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Condensed Matter Seminar - Orbital Liquid in Ultrathin Magnetic Films

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Thursday, November 09, 2023
11:30 am - 12:30 pm
Sergei Urazhdin (Emory University)
Condensed Matter Seminar

The electron's orbital moment has recently emerged as an important degree of freedom which can be generated, transported, and used to control magnetic systems [1]. However, its role in magnetism remains poorly understood. I will discuss surprising experimental observations revealing a crucial role of the electron's orbital moment in ferromagnetism and elucidating a previously unrecognized connection between magnetism and unconventional superconductivity.

Our magnetoelectronic measurements of heterostructures based on ultrathin transition metal ferromagnets revealed two separate magnetic order parameters: one associated with spin ordering at the Curie point Tc1, and another "anomalous" order parameter with a critical point Tc2 about 50K above the Curie temperature. Remarkably, magneto-optical measurements are not sensitive to the anomalous contribution, suggesting that the origin of the latter is qualitatively different from spin magnetism. X-ray magnetic circular dichroism (XMCD) measurements show that the "anomalous" order parameter is associated with incipient orbital ferromagnetism whose signatures vanish below Tc2 without the onset of ferromagnetic orbital ordering. Electric current applied to micropatterned structures in this regime reveals that orbital magnetism is "hidden" but does not disappear below Tc2.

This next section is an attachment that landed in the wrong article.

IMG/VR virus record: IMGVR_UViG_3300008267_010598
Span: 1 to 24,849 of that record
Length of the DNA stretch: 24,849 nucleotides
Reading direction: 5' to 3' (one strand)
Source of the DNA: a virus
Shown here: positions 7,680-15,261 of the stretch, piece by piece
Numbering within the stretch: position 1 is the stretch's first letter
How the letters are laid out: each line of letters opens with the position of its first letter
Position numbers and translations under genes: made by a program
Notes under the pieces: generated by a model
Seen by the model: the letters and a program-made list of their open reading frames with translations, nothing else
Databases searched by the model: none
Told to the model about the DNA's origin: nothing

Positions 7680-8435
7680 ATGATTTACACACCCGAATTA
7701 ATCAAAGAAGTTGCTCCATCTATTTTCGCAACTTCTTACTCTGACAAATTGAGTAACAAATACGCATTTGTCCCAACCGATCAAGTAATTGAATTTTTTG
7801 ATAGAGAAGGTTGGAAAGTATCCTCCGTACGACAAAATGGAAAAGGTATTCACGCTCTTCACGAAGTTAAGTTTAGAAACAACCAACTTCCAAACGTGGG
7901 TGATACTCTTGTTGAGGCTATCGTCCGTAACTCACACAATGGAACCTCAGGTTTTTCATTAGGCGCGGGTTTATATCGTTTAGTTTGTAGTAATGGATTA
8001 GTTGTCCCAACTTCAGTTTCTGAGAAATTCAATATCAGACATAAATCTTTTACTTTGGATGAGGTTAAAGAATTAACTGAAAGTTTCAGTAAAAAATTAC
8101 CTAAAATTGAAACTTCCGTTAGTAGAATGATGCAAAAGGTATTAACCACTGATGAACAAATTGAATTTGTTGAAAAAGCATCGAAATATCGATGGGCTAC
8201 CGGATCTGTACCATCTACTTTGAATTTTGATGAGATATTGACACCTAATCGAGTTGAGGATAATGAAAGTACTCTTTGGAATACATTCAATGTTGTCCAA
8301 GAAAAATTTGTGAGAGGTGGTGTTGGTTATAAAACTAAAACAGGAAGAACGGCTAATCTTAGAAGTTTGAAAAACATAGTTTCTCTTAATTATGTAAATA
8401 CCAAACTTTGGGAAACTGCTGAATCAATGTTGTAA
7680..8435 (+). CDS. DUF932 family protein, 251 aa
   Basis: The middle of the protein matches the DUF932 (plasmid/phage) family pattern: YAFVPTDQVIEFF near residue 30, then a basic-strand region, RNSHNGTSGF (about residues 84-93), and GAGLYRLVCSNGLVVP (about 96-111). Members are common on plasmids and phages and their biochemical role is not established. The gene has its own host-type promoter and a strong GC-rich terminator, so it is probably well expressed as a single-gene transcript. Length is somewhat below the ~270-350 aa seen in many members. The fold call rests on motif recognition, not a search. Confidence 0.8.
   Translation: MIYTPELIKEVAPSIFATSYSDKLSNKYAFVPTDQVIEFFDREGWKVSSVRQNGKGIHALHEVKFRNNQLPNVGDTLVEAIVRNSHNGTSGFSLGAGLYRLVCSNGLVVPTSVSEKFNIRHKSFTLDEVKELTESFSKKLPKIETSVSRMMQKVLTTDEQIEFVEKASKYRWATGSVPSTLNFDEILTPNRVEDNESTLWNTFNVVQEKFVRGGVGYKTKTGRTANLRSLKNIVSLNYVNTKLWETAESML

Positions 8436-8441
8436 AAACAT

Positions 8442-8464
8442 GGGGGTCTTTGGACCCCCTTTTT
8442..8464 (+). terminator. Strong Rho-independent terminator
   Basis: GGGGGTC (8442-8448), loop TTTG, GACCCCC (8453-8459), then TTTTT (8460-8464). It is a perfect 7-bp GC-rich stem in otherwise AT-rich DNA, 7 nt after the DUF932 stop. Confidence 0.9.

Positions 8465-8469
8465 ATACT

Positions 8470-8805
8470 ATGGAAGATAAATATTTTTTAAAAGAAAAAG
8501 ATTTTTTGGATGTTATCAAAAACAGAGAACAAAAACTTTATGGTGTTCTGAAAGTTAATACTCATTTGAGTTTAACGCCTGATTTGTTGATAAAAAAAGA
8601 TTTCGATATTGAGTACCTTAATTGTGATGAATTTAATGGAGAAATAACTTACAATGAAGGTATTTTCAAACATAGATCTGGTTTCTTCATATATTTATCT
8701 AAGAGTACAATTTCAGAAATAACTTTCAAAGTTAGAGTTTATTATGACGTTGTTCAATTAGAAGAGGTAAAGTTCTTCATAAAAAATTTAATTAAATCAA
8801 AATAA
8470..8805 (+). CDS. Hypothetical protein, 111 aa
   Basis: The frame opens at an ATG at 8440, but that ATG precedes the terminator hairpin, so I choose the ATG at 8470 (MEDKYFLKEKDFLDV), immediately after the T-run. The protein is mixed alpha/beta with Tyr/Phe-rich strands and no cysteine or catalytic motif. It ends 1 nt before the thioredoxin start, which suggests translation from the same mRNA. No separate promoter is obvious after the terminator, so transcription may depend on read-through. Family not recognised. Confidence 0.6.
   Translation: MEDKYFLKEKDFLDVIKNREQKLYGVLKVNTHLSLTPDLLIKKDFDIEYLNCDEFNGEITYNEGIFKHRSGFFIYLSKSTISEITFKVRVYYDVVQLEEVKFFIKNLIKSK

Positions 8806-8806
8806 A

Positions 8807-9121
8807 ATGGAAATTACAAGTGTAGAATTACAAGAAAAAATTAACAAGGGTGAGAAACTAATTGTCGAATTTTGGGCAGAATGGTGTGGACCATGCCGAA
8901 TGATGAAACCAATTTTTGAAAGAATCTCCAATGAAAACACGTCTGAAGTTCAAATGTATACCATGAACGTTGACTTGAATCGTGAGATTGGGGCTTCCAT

I will show that these anomalous behaviors are captured by a simple Hubbard model of orbital correlations among nearest neighbor sites in an ultrathin ferromagnetic layer, leading to the conclusion that orbital moments form an orbital liquid [2] - a long-range correlated orbital state that lacks ordering due to the geometric orbital frustration, analogous to quantum spin liquids formed by frustrated spins and believed to hold the key to high-temperature superconductivity [3]. In the studied orbital liquid, orbital moments are ferromagnetically coupled, which would be impossible for spin liquid due to spin conservation. I will discuss the implications of these results for our understanding of the mechanisms of magnetism and for the emerging field of orbitronics.

Contact: Dina Weberg